Remsing and Schafer also contend that the evidence was insufficient to support their convictions on the Travel Act counts, 18 U.S.C. § 1952. The Travel Act proscribes, in part, interstate travel to promote unlawful "business enterprises" involving narcotics or controlled substances. 18 U.S.C. § 1952(a)(3) and § 1952(b)(1). The words "business enterprise" refer to a continuous course of criminal conduct rather than sporadic or casual involvement in a proscribed activity. United States v. Donaway, 447 F.2d 940, 944 (9th Cir. 1971).


Remsing and Schafer urge that the evidence showed only isolated instances of proscribed interstate travel, not a continuous course of criminal conduct. We disagree. The statute requires only that the business enterprise be continuous, not that the interstate travel be continuous. Here, the evidence of repeated sales of heroin was sufficient to establish a continuous course of criminal conduct, and the evidence was sufficient to establish that the defendants traveled across state lines four times in pursuit of their unlawful business enterprise, thus violating the statute.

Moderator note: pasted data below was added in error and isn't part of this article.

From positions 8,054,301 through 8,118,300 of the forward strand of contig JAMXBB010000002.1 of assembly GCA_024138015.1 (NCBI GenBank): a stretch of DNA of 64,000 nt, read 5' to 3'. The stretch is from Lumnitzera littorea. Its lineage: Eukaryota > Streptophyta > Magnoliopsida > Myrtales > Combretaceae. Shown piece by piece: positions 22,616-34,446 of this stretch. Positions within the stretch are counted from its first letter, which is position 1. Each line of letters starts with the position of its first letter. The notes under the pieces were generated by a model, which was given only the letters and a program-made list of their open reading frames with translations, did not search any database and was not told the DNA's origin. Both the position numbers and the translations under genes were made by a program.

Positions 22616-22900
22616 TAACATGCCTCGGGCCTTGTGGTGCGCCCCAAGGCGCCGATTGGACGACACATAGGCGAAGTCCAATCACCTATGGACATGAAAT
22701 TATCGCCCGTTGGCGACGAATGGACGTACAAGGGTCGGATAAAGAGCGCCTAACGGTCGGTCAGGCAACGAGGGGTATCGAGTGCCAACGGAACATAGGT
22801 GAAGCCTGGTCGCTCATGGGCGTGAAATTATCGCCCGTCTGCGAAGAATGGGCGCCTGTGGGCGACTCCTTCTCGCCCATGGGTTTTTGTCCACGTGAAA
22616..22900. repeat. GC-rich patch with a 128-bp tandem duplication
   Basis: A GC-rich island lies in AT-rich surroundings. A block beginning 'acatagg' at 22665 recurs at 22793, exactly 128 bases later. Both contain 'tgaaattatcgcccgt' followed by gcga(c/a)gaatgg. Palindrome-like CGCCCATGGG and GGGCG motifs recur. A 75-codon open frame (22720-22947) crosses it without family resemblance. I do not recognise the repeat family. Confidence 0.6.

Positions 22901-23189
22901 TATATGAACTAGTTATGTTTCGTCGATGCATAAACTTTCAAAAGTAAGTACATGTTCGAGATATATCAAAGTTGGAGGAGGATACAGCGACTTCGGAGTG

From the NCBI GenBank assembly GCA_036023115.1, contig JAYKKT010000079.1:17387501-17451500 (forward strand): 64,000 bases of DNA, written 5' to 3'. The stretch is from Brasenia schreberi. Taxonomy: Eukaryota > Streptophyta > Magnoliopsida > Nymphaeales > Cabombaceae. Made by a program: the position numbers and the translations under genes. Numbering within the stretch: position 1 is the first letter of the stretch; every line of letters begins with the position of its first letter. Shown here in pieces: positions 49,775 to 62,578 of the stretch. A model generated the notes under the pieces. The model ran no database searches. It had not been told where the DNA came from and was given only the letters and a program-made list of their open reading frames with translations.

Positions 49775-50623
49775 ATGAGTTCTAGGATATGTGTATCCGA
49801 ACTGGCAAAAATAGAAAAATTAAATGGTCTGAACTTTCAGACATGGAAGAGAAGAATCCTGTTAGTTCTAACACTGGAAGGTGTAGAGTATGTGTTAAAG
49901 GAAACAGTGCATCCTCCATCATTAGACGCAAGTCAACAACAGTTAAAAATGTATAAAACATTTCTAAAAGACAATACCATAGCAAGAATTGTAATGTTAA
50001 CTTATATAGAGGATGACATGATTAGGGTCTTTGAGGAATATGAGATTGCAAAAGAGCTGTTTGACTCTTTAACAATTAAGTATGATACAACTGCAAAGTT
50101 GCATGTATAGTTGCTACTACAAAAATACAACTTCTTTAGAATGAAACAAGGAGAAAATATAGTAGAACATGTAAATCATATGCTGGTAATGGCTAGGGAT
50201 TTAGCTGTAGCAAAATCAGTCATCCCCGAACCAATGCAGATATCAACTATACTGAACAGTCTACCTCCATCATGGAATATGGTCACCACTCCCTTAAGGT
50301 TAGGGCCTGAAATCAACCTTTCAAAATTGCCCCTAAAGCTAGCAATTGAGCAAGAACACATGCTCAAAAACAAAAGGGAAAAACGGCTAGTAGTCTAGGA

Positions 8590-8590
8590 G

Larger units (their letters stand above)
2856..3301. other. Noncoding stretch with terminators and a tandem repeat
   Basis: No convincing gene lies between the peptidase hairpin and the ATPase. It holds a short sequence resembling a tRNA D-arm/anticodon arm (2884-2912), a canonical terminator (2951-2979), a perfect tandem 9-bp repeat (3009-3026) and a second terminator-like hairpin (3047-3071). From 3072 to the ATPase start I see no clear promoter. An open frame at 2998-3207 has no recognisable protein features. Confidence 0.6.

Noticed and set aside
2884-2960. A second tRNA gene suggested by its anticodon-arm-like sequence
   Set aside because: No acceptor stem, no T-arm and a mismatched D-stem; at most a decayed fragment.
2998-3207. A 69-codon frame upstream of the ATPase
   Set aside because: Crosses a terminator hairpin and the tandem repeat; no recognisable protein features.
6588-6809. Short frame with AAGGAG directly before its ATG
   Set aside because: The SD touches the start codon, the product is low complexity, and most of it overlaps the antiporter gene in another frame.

We reverse Remsing and Schafer's Travel Act convictions due to the evidentiary errors discussed below, not for insufficiency of the evidence. We note, however, for the court's guidance on retrial that it was error to refuse to instruct the jury that it must find a continuous course of criminal conduct to convict defendants of the Travel Act counts.

D. Evidentiary Errors


The testimony of Agent Taylor provided, in whole or in part, the necessary foundation for several of the Government's exhibits. His testimony was, however, stricken due to a purported violation of the Jencks Act, 18 U.S.C. § 3500. The District Court's determination that the exhibits were, absent Agent Taylor's testimony, adequately identified and authenticated under Fed.R.Evid. 901(a) to permit their admission is reviewable for abuse of discretion. United States v. Hearst, 563 F.2d 1331, 1349 (9th Cir. 1977), cert. denied, 435 U.S. 1000, 98 S.Ct. 1656, 56 L.Ed.2d 90 (1978). Exhibit 4, a tape recorded conversation between Agent Taylor and defendant House, was identified only by Agent Taylor's testimony. Once Agent Taylor's testimony was stricken, the District Court abused its discretion by refusing to strike exhibit 4.